Uploaded to publicise the release of a big boxset of Dylan's albums, we're presented with dozens of television channels and programmes in various genres in which every participant is miming Dylan's song.  But amazingly, there are no loops.  Every single stream covers the song from start to finish often in quite sophisticated ways, and sometimes through existing shows like The Price is Right or Marc Maron's sitcom, so it's possible to spend hours on the site just watching your way through everything.  I just wish there was a way to choose a particular stream from the off.  Who knows what we're missing in the opening moments [link].

Cinema Paradiso.

When Amazon closed their flavour of Lovefilm in 2017, I was bereft.  Thank god for Cinema Paradiso which opened at roughly the same time it turned out was the better service all along.  Carrying, it would appear, almost every dvd released in this country, this has been a fantastic replacement with even Network's catalogue having recently been added.  Most weeks I'll get the newest films on the day of release and if it wasn't for their original releases and distribution, I would have cancelled Netflix in favour of it ages ago.  Now here's the inevitable link to their referral programme with its one month of free dvds.


My first encounter with the Haim sisters was during the BBC's coverage of Glastonbury 2014, which was about the time I finally had access to unlimited broadband so went mad watching every stream.  Their half hour set was fascinating enough for me to head straight to Spotify and listen to the whole album and that's pretty much were my musical taste disappeared off to for the next five years.  Bits of that set are still nefariously available on YouTube along with bits of their set from a year earlier and I can relive the experience.  What is she doing with her mouth?  Why is the sound quality so dull?  Why is she so off key?  Yet why am I enjoying this so much? [official website]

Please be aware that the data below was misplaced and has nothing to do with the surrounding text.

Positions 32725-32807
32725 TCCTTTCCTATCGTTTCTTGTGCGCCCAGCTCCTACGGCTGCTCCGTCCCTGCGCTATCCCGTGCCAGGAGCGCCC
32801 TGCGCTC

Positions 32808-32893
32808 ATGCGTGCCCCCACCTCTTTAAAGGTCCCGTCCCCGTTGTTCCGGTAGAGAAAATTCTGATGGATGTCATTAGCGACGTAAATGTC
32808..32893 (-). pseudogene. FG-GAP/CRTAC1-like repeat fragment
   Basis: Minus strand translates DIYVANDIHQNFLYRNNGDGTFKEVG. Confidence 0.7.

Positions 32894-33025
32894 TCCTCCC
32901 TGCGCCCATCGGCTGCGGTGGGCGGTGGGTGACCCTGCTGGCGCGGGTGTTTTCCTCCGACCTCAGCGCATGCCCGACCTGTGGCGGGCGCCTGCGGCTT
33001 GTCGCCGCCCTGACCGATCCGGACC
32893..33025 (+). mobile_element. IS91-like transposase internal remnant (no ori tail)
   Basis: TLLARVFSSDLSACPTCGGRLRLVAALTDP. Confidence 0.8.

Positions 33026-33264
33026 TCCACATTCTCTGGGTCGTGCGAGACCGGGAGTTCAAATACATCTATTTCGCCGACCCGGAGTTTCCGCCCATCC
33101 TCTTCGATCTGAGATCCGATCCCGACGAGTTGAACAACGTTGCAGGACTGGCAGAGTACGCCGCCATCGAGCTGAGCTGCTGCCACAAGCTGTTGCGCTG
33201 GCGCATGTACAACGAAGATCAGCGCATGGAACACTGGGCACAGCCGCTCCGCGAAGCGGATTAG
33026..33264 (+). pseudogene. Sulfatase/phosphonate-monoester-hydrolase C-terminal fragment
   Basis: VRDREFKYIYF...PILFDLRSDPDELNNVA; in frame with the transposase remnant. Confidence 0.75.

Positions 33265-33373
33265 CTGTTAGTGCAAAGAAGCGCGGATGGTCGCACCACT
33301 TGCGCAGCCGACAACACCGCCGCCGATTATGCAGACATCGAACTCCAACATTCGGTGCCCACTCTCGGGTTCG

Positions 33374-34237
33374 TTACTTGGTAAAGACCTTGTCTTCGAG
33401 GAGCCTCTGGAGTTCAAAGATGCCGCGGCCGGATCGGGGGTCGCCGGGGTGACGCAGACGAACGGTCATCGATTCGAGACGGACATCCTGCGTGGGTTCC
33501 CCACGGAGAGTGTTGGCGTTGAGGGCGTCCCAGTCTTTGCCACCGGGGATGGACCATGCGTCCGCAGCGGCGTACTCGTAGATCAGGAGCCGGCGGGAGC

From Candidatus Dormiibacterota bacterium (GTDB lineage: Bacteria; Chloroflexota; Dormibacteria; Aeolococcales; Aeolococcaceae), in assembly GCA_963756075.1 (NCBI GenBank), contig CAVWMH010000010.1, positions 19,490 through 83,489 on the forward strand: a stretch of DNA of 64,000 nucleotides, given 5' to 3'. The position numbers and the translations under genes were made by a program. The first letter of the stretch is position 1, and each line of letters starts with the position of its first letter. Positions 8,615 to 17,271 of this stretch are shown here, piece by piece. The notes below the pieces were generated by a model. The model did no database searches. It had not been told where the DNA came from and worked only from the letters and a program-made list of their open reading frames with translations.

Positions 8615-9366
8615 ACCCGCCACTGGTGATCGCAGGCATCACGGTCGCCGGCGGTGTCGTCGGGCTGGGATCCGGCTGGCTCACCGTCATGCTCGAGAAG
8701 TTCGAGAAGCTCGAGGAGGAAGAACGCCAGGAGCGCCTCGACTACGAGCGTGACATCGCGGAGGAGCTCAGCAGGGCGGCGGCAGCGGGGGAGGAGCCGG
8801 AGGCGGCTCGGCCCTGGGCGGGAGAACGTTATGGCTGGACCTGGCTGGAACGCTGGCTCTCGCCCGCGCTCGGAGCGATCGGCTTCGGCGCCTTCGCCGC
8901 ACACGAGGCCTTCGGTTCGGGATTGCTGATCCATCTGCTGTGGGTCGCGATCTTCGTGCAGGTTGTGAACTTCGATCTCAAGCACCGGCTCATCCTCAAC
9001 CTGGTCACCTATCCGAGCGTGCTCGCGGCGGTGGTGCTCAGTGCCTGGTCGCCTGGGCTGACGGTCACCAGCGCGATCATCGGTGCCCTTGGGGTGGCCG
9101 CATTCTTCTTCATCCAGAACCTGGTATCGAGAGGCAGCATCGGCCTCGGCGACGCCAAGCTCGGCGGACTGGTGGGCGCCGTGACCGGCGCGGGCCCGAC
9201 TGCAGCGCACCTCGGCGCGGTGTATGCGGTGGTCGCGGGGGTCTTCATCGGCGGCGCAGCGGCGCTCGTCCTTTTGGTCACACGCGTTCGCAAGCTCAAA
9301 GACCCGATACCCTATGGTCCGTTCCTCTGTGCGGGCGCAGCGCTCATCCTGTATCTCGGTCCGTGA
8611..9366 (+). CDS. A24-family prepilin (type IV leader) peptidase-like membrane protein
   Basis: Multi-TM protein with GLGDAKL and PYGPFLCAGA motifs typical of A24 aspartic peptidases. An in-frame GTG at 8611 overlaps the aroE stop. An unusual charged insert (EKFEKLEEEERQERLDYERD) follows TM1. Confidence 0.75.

Arriva Click.

As I discovered earlier in the year, Liverpool Royal Hospital is a geographically difficult place to visit from home or indeed anywhere if you're using public transport especially if you're visiting with relatives who aren't so hot on their feet any more.  Yes, taxis, but they can prove expensive.  Which is why the Arrive Click service was so invaluable, taking us from door to door via an app at a fraction of the cost.  They're also immensely wheelchair accessible and the drivers are all incredibly friendly no matter the long hours they must work.  Yes, I have a code for that too.  Install the app and enter stuart3e6 in the obvious place.  We both get £7.50 credit for the trouble.

Zinc Tablets

On the list of things which happened to me this decade was contracting oral lichen planus, which when spoken sounds like an incantation from the Underworld movies, but is actually a tongue and gum inflammation which causes white rashes all over the place and a 1 in 1000 chance in ten years of developing mouth cancer. It's caused by a genetic disorder around some white blood cells and described to me as my immune system being at war with itself. One of the side effects can be a zinc deficiency so every morning I have to take zinc tablets to paper over the gaps.

Which has had interesting side effect. Touching wood as I type this, I haven't been sick since I began taking them. For years I've been felled by colds and man flu for days and weeks but recently even when all around are contracting theirs and blaming it on me, I've steered clear. This is apparently not a coincidence. It can be a "cure" for cold if taken early enough. If I do feel a bit run down, it barely lasts an hour or two and I'm all ok.  So I've learnt that zinc tablets are an excellent way of keeping disease at bay.

Radio Garden.

Radio Garden is magic.  It's a way of accessing thousands of internet radio streams across the world through a graphical representation of the Earth.  Hover over an old holiday destination or a city you're curious about and all of the local services roll out before you.  Twenty seven pages worth in New York, fifty-one in Paris.  Originally created to coincide with an exhibition at the Netherlands Institute for Sound and Vision and recently turned into a company by one of its developers Jonathan Puckey, long may it continue [listen here].

Box of Broadcasts.